Submitted to: Phytopathology
Publication Type: Peer reviewed journal
Publication Acceptance Date: 5/4/2001
Publication Date: N/A
Citation: Interpretive Summary: Barley yellow dwarf is the most economically important virus disease of cereal crops and is responsible for significant crop losses each year in all production areas. The disease is caused by a group of related viruses in the Luteoviridae family all of which are dependent upon aphids for transmission between plants. A majority of the information on the dispersal lof the virus and the development of disease epidemics is based on studies using laboratory adapted viruses and aphids. The emerging story is that the viruses and the aphids actually responsible for disease epidemics in the field are much more diverse than those studied in the laboratory. To be able to develop disease control recommendations we must first understand how the viruses and their aphid vectors behave in the field. This study examines the diversity in populations of one virus and two of its aphid vectors that are prevalent in cereal crops grown in the northern regions of fthe United States. The results indicated that virus populations can differ significantly in how well they are transmitted between plants. More importantly aphid populations differ significantly in how well they can transmit virus. Temperature can have a profound effect on how well the virus is transmitted and under certain conditions an aphid that is normally considered to be unimportant in the development of disease epidemics can play a major role in moving the virus between plants. The most significant finding was that the aphid species that inoculates virus into a plant can influence how well different aphid vectors can take up virus from the plant once it becomes infected. These findings will help in the understanding of how barley yellow dwarf epidemics can develop and help in the development of methods to predict and control disease epidemics.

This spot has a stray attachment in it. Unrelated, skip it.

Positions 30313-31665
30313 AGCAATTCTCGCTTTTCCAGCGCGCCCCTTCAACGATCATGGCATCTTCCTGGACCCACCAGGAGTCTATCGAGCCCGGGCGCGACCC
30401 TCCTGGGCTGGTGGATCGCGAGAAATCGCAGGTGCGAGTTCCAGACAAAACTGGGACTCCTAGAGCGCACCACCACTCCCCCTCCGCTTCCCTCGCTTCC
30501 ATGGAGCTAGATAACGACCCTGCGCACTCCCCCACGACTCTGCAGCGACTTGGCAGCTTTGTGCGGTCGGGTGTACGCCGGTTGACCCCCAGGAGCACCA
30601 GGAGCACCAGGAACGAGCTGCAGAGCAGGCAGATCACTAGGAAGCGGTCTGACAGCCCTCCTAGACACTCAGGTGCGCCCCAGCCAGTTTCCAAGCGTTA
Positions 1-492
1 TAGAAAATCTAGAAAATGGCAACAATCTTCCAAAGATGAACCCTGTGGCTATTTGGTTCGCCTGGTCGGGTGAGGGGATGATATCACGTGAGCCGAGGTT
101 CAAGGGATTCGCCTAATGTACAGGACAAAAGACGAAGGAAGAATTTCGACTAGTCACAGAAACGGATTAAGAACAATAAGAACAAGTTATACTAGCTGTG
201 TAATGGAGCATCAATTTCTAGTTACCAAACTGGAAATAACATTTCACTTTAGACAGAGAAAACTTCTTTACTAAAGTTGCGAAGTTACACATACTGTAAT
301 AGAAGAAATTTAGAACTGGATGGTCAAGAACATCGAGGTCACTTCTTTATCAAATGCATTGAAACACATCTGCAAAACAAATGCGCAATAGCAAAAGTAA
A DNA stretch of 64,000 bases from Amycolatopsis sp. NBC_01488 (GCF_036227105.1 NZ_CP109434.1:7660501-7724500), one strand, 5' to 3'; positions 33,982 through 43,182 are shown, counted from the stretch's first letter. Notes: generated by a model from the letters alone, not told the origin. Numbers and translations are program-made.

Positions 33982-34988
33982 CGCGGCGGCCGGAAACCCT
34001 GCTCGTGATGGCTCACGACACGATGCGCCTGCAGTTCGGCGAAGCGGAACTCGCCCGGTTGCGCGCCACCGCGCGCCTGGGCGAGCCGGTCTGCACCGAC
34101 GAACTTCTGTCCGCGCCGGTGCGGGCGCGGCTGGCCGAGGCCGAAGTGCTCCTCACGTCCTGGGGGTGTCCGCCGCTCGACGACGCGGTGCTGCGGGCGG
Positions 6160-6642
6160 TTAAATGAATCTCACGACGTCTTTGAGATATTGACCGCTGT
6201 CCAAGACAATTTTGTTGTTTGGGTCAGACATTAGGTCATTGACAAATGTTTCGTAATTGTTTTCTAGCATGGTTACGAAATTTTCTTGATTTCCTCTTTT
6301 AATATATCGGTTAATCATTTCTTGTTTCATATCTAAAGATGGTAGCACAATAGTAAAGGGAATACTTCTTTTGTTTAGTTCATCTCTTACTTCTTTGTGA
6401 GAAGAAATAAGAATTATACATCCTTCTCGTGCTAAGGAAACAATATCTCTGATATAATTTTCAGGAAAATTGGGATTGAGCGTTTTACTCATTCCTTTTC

Technical Abstract: RMV is an unassigned member of the Luteoviridae that causes barley yellow dwarf in various cereal crops. It has previously been referred to as BYDV-RMV. The virus is most efficiently vectored by the aphid Rhopalosiphum maidis, but can also be vectored inefficiently by R. padi & Schizaphis graminum. Field collections of alate aphids migrating into the emerging winter wheat crop in the fall of 1994 in central New York identified a hig proportion of R. padi transmitting RMV. This prompted a comparison of the RMV isolates & the R. padi populations found in the field with type virus & aphid species maintained in the laboratory & used to differentiate various luteoviruses responsible for barley yellow dwarf. A majority of the field isolates of RMV were similar to each other & to the type RMV isolate in disease severity on oat & in transmission by the laboratory population of R. maidis & a field population of R. maidis. Several field populations of R. padi differed in their ability to transmit the various RMV isolates. Th transmission efficiency of the R. padi clones was increased if acquisition & inoculation feeding periods were allowed at higher temperatures. In addition, the transmission efficiency of RMV was found to be significantly influenced by the aphid that inoculated the virus source tissue. In general RMV transmission by R. padi was higher if R. padi was the aphid that had inoculated the source tissue than if R. maidis has been the inoculating aphid. The magnitude of the change varied among virus isolates & R. padi clones. These results indicate that under certain environmental conditions R. padi can play a significant role in the epidemiology of RMV. This may be especially significant in regions where corn is a major source of virus & aphids that will migrate into a fall planted wheat crop.